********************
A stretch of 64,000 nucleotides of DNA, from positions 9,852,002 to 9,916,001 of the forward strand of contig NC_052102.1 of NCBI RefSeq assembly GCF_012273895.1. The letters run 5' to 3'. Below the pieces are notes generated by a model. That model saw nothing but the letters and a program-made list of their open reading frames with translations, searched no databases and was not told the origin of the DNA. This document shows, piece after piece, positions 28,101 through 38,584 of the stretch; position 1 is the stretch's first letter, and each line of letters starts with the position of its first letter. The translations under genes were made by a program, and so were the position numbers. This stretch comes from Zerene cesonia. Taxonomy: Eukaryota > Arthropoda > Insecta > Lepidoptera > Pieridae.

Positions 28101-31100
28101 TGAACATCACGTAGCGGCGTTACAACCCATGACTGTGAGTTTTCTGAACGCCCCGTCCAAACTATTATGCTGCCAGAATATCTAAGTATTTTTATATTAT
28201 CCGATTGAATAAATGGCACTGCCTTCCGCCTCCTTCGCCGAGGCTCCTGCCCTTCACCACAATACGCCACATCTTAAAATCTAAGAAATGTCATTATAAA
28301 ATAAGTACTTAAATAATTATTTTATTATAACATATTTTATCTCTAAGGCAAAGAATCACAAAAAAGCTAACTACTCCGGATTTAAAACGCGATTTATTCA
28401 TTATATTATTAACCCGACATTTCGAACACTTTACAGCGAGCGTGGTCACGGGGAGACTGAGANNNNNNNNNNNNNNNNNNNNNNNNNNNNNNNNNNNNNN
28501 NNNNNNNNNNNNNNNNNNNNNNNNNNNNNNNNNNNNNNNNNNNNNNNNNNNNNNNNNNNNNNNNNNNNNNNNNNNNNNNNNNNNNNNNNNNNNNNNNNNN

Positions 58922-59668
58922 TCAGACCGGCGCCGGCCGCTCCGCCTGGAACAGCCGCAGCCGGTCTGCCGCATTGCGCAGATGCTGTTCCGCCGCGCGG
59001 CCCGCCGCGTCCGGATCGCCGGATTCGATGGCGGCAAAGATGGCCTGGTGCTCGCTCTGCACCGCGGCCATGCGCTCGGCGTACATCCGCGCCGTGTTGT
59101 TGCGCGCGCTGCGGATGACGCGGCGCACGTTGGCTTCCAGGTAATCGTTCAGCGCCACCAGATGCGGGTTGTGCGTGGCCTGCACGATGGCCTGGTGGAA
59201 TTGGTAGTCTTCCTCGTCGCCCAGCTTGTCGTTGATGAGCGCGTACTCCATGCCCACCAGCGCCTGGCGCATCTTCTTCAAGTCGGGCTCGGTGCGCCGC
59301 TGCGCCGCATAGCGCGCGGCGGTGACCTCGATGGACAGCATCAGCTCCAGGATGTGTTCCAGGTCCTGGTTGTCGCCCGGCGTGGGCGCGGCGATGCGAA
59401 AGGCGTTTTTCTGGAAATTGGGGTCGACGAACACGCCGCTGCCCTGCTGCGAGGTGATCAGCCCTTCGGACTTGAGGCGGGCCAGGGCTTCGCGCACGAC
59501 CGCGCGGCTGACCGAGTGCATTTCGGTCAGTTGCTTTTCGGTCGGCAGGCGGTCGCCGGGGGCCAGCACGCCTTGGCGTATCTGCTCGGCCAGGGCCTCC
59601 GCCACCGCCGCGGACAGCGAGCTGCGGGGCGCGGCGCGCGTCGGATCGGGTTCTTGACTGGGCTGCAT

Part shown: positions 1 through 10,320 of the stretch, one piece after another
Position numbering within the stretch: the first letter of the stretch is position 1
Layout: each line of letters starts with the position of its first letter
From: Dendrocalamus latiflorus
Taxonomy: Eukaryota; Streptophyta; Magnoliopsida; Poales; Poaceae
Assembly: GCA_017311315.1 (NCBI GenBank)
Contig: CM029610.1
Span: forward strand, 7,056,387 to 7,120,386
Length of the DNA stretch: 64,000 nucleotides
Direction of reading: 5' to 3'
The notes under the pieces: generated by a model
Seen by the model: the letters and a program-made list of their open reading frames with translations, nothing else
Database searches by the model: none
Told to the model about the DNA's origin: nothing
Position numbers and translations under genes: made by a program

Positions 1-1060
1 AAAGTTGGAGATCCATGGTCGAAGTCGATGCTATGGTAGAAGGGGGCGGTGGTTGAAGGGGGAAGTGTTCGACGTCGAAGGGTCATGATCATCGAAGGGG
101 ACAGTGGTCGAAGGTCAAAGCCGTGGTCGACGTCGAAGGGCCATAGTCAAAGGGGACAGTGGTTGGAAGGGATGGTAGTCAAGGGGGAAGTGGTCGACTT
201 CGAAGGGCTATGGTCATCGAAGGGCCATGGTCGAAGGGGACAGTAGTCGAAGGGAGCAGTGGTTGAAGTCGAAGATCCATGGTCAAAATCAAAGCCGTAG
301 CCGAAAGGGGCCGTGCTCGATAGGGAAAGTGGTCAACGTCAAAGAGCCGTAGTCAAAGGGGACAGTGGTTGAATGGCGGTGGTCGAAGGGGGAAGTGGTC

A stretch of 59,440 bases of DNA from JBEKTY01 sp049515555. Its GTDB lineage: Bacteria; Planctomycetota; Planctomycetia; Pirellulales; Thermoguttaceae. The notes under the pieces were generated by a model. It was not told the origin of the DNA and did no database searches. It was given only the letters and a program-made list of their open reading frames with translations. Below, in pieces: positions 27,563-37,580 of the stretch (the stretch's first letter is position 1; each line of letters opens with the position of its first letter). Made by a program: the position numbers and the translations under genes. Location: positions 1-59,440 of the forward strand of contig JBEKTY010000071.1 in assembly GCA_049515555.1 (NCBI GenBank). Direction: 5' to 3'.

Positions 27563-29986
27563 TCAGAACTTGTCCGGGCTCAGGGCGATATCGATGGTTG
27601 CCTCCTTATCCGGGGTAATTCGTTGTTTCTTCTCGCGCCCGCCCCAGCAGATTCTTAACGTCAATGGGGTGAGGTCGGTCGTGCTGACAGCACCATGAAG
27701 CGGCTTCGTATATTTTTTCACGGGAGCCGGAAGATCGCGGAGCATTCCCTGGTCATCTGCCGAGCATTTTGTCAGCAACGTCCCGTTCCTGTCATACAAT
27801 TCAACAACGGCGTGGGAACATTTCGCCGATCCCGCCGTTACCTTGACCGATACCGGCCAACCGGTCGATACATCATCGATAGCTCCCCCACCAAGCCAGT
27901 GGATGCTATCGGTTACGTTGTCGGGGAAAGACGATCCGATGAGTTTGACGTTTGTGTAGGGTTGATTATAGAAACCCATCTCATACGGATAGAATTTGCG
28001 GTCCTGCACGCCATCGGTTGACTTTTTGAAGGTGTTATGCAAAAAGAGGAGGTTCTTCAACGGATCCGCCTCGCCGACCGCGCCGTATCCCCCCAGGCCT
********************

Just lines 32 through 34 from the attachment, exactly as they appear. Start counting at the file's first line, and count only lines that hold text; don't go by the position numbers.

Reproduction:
Positions 1-1060
1 AAAGTTGGAGATCCATGGTCGAAGTCGATGCTATGGTAGAAGGGGGCGGTGGTTGAAGGGGGAAGTGTTCGACGTCGAAGGGTCATGATCATCGAAGGGG
101 ACAGTGGTCGAAGGTCAAAGCCGTGGTCGACGTCGAAGGGCCATAGTCAAAGGGGACAGTGGTTGGAAGGGATGGTAGTCAAGGGGGAAGTGGTCGACTT